The University of New Mexico Comprehensive Cancer Center has received designation as a Myelodysplastic Syndromes Foundation Center of Excellence. The designation puts UNM Comprehensive Cancer Center on the MDS Foundation’s list of international sites to which people with blood disorders may go to receive treatment. The designation also gives the UNM Cancer Center access to more clinical trials for blood disorders.
Myelodysplastic syndromes result from failure of the bone marrow to produce blood cells. Bone marrow produces red blood cells, white blood cells and platelets. All travel in the blood and each type of cell performs certain tasks.
According to Cecilia Arana Yi, MD, at the UNM Cancer Center, myelodysplastic syndromes are a set conditions in which the bone marrow does not produce one of more types of blood cells. “It’s a heterogeneous disease,” she says. “This means that patients have different outcomes.”
She says that some people fail to produce one type of blood cell and may need mild treatment. Others, though, fail to produce more than one type of blood cell or develop life-threatening acute leukemia. Treatment for these high-risk conditions includes blood transfusions, says Arana Yi. Blood transfusions can come with unwanted side effects such as increased blood iron levels or liver and heart problems.
The Center of Excellence designation allows the UNM Cancer Center to take part in clinical trials offered by the MDS Foundation. “We’ll get access to protocols that are for cancer centers that are experts in MDS,” says Arana Yi. “We’ll be able to provide patients with better options to improve outcomes: [longer] survival, decrease transfusion dependency, better quality of life.”
The UNM Cancer Center offers clinical trials sponsored by the National Cancer Institute. It has a team of hematology oncologists who specialize in treating blood cancers and other blood disorders. And, it conducts and publishes research in myelodysplastic syndromes. All were important to achieving the Center of Excellence designation.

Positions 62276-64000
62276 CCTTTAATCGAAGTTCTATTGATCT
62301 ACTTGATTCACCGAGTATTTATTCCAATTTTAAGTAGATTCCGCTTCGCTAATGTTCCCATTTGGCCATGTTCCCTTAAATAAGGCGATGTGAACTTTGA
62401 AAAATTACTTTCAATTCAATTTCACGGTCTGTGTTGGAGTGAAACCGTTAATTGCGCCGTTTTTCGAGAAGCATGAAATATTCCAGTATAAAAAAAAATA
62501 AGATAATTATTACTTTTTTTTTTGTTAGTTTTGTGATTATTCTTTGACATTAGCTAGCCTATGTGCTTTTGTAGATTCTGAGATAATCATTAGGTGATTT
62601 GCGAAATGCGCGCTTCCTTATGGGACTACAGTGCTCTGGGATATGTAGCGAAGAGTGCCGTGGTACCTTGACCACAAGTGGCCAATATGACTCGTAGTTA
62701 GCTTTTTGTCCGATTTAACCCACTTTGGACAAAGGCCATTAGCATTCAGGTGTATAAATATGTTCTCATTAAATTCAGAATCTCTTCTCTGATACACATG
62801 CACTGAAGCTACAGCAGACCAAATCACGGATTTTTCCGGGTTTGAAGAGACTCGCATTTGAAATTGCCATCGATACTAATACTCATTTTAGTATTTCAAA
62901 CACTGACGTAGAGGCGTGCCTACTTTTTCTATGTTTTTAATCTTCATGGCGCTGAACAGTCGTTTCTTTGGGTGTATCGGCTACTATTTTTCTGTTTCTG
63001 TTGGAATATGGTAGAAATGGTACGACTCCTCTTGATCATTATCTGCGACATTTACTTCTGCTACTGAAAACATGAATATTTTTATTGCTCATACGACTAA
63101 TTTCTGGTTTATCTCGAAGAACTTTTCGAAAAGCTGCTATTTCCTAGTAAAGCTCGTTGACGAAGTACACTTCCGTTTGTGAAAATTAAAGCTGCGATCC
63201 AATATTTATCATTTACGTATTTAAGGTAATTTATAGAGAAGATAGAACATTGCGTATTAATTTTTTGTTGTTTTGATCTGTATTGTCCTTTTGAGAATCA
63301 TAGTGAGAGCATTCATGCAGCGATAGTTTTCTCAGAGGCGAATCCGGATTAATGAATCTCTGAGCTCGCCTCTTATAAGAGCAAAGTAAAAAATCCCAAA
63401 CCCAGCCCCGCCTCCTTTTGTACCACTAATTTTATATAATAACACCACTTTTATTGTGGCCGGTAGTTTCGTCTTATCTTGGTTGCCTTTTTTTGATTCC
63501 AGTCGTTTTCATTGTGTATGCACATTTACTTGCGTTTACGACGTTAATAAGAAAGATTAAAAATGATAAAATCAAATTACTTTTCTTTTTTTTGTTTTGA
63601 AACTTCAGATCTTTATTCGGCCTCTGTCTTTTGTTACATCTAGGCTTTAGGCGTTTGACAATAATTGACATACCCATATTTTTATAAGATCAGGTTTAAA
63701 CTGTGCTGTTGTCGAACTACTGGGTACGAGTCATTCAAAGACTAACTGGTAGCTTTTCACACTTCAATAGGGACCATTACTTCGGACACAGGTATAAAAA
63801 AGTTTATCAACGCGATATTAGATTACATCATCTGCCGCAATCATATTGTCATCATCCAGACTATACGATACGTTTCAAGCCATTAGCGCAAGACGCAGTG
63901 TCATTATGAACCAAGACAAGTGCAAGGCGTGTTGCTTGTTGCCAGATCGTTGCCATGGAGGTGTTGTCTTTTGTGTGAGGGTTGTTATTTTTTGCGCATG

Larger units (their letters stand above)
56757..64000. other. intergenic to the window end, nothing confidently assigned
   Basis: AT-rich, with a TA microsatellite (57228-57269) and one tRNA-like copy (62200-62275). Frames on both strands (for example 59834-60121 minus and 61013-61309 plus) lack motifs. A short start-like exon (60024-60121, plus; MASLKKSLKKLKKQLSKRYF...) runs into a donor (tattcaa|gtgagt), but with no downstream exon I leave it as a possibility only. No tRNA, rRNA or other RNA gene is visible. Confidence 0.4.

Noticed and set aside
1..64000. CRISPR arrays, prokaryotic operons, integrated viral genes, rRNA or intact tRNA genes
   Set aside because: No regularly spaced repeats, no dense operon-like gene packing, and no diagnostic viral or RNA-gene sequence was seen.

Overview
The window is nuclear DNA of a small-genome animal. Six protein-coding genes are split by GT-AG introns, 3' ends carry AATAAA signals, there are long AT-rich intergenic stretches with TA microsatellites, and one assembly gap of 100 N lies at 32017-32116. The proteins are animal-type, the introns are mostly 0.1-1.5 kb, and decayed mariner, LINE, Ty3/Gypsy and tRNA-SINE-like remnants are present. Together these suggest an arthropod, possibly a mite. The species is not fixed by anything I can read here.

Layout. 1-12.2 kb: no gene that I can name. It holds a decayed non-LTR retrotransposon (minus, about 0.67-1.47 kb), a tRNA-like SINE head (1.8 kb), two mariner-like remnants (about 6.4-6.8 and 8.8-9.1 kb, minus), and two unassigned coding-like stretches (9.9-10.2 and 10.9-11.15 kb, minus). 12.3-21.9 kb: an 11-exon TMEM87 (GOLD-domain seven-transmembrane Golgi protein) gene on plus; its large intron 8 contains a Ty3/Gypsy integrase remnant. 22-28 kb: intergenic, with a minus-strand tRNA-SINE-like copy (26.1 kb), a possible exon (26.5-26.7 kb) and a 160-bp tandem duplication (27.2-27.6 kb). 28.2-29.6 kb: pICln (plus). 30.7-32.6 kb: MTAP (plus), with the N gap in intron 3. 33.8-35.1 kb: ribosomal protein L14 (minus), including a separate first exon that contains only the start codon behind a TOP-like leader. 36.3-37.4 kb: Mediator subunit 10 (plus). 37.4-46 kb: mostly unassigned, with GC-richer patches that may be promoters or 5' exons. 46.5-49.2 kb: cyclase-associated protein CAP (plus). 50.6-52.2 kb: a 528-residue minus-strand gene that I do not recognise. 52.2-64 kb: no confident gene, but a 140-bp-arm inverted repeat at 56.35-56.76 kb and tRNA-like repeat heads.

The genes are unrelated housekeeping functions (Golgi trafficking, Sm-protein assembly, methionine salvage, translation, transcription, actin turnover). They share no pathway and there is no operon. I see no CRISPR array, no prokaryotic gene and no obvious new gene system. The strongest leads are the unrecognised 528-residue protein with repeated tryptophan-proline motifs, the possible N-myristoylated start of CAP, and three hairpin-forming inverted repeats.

Cecilia Arana Yi, MD, is an Assistant Professor Department of Internal Medicine Division of Hematology/Oncology at The University of New Mexico School of Medicine. She is a member of the Leukemia, Lymphoma, Myeloma and Stem Cell Transplant Multidisciplinary team and serves as the faculty lead for the MDS Foundation Center of Excellence designation at the UNM Comprehensive Cancer Center. Dr. Arana Yi holds a doctor of medicine from Universidad Peruana Cayetano Heredia in Peru. She completed her residency, with a specialization in Internal Medicine, at State University of New York. She completed a fellowship in Hematology/Oncology at Thomas Jefferson University Hospital in Philadelphia, Penn., and a fellowship in leukemia at MD Anderson Cancer Center in Houston, Texas. She practices at UNM Cancer Center and speaks fluent Spanish.
The Hematology Oncology team at UNM Cancer Center includes Matthew Fero, MD; Ian Rabinowitz, MD; Dulcinea Quintana, MD; Elizabeth McGuire, MD; and Cecilia Arana Yi, MD.
To be recognized as a Center of Excellence, an institution must have: an established university (or equivalent) program; recognized morphologic expertise in MDS; available cytogenetics and/or molecular genetics; ongoing research, including Institutional Review Board-approved clinical trials; and documentation of peer-reviewed publications in the field. Learn more about the MDS Foundation at https://www.mds-foundation.org/.
The University of New Mexico Comprehensive Cancer Center is the Official Cancer Center of New Mexico and the only National Cancer Institute-designated Cancer Center in a 500-mile radius. Its 125 board-certified oncology specialty physicians include cancer surgeons in every specialty (abdominal, thoracic, bone and soft tissue, neurosurgery, genitourinary, gynecology, and head and neck cancers), adult and pediatric hematologists/medical oncologists, gynecologic oncologists, and radiation oncologists. They, along with more than 500 other cancer healthcare professionals (nurses, pharmacists, nutritionists, navigators, psychologists and social workers), provided cancer care for nearly 60 percent of the adults and children in New Mexico affected by cancer. They treated 11,249 patients in 84,875 ambulatory clinic visits in addition to in-patient hospitalizations at UNM Hospital. These patients came from every county in the State. More than 12 percent of these patients participated in cancer clinical trials testing new cancer treatments and 35 percent of patients participated in other clinical research studies, including tests of novel cancer prevention strategies and cancer genome sequencing. The 130 cancer research scientists affiliated with the UNMCCC were awarded almost $60 million in federal and private grants and contracts for cancer research projects and published 301 high quality publications. Promoting economic development, they filed more than 30 new patents in FY16, and since 2010, have launched 11 new biotechnology start-up companies. Scientists associated with the UNMCCC Cancer Control & Disparities have conducted more than 60 statewide community-based cancer education, prevention, screening, and behavioral intervention studies involving more than 10,000 New Mexicans. Finally, the physicians, scientists and staff have provided education and training experiences to more than 230 high school, undergraduate, graduate, and postdoctoral fellowship students in cancer research and cancer health care delivery. Learn more at www.cancer.unm.edu.
Dorothy Hornbeck, JKPR, 505-340-5929, firstname.lastname@example.org
Michele Sequeira, UNM Cancer Center, 505-925-0486, email@example.com